- the nature of clinical oversight of the person on the order under the Chief Psychiatrist Policies.
As with treatment authorities, the category for these orders must be a community category, unless it is necessary for the person to be an inpatient.
The Act requires the Chief Psychiatrist to make Policies for the clinical management of persons on forensic orders and treatment support orders (see section 4.1.3 of this Guide). These Policies provide a more stringent level of oversight for persons on forensic orders than those on treatment support orders.
A treatment support order may also be made by the Mental Health Review Tribunal when a forensic order is reviewed. The making of a treatment support order by the Tribunal acts as a ‘step down’ from a forensic order as part of a person’s recovery. A treatment support order allows the involuntary treatment and care of a person for a mental condition and, if necessary, detention in an authorised mental health service.
Reference: Treatment Support Orders Factsheet
For more information:
Legal Aid Website Information
Involuntary assessmentAn involuntary assessment usually occurs if a person's mental illness stops them from recognising they need help, and they may need to go to a hospital or a mental health service to be assessed without their consent.
Making a treatment authorityA doctor or authorised mental health practitioner may examine the person to decide if a recommendation for assessment should be made. If a recommendation for assessment is made, it allows an authorised doctor to detain the person and assess if a treatment authority should be made. A treatment authority allows the person to be treated as an involuntary patient.
The authorised doctor making the assessment isn't usually the same doctor who recommended the person for assessment. If the treatment authority is made by an authorised doctor (who isn't a psychiatrist) then it must be reviewed within 3 days by an authorised psychiatrist. This can be extended to 7 days in rural and remote areas.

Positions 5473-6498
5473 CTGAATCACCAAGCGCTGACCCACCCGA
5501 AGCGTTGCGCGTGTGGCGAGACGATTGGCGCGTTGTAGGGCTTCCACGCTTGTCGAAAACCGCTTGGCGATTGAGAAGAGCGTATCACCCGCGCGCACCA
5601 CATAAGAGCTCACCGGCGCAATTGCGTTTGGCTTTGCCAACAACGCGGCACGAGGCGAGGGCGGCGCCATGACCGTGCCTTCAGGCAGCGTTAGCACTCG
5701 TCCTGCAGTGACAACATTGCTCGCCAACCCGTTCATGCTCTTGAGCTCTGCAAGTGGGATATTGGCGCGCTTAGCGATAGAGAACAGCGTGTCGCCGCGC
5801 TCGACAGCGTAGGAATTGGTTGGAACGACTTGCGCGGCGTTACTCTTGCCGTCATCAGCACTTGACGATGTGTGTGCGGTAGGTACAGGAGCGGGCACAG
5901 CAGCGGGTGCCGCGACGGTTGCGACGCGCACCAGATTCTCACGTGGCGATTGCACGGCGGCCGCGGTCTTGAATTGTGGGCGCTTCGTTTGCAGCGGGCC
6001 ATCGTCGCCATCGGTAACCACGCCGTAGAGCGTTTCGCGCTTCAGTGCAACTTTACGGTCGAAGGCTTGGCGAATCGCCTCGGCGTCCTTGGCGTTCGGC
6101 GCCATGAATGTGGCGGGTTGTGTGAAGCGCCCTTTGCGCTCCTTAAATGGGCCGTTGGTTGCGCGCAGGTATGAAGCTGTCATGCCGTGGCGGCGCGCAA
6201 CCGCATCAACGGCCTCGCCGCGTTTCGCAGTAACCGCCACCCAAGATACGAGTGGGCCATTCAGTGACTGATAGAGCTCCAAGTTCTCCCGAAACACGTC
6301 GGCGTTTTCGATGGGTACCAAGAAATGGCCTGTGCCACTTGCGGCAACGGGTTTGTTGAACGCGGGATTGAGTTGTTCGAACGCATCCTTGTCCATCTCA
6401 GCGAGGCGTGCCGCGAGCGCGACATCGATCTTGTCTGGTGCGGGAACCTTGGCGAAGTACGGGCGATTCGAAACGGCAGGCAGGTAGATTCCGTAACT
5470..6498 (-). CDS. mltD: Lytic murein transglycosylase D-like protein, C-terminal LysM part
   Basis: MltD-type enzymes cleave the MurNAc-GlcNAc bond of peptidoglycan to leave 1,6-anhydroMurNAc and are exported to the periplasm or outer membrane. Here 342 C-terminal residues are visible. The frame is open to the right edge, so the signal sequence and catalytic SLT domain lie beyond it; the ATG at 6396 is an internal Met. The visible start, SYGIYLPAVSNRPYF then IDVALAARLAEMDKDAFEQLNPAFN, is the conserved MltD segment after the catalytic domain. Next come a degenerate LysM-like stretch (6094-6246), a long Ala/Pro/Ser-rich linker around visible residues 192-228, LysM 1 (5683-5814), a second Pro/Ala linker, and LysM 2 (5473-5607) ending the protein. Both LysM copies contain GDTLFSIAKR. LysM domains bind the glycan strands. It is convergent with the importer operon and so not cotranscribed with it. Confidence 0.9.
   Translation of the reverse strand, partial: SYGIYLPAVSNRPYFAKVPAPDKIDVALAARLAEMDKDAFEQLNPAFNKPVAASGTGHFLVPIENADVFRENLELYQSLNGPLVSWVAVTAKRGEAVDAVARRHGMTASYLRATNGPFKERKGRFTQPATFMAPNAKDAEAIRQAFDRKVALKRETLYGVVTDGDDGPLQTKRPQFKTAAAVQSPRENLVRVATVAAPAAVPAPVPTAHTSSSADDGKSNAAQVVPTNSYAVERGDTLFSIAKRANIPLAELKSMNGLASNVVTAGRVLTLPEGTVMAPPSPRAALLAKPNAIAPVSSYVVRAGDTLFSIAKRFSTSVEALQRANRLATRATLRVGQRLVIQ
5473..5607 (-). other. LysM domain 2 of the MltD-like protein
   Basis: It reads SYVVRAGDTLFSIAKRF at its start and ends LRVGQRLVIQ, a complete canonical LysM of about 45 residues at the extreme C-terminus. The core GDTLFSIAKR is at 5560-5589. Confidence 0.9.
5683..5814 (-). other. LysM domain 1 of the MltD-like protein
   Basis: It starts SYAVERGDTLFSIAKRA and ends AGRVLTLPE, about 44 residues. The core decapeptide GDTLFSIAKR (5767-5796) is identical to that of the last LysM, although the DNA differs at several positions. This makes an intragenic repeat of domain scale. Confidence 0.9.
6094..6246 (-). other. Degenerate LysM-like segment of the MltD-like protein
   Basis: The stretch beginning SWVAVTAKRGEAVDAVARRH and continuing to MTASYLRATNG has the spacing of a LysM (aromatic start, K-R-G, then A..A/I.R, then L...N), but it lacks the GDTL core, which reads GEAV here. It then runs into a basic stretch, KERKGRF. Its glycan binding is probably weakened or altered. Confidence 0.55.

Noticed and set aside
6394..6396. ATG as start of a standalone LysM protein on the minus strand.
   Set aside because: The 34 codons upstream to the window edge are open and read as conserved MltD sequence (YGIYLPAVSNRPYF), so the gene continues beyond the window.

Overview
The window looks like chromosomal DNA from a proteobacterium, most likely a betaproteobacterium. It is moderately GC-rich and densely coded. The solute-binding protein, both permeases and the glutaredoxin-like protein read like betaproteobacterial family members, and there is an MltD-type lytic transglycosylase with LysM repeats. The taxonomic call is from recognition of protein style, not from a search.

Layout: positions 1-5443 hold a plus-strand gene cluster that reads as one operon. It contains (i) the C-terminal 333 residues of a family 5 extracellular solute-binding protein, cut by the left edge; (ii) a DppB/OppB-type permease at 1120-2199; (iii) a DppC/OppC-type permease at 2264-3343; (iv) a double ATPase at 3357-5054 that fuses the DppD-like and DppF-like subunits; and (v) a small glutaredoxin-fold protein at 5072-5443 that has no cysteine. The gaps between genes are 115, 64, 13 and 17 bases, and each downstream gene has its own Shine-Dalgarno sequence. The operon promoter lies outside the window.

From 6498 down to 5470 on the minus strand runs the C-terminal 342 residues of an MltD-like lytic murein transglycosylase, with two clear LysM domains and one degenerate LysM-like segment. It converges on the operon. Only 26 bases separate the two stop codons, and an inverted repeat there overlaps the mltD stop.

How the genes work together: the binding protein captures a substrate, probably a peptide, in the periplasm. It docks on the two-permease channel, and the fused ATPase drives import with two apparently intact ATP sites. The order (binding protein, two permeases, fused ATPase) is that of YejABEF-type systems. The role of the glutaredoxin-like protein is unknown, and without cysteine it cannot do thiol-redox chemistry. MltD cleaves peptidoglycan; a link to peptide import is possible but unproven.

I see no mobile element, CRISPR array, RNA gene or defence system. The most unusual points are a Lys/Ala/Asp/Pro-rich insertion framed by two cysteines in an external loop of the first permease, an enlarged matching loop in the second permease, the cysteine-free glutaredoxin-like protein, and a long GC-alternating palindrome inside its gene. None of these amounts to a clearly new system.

A treatment authority can only be made if the authorised doctor is satisfied that:
- the treatment criteria in the Mental Health Act 2016 applies to the person and
- there's no less restrictive way for the person to receive treatment and care.
- the person has a mental illness and
- the person doesn't have capacity to consent to be treated for the illness and
- because of the person’s illness, it's likely to result in:
- imminent serious harm to the person or others or
- the person suffering serious mental or physical deterioration.
- the person can be held for up to 6 hours at a public sector health service facility, or no more than 1 hour at any other place.
- This can be extended by no more than a total of 12 hours by a doctor or authorised mental health practitioner.
If a treatment authority is made, the authorised doctor must decide whether the person will be treated in the community or as an inpatient (the person’s personal situation will be considered when making this decision). If the person is in the community and the person’s treatment and care needs, safety and the safety of others can't reasonably be met, then the authorised doctor can choose to treat the person as an inpatient.
The Queensland Government website has more information about:
- hospital admissions for mental illness
- decision making for people with mental illness
- legal options and help.
Reviewing a treatment authorityThe Mental Health Review Tribunal must review a treatment authority within 28 days of the authority being made. The next 2 reviews will be 6 monthly, and then every 12 months.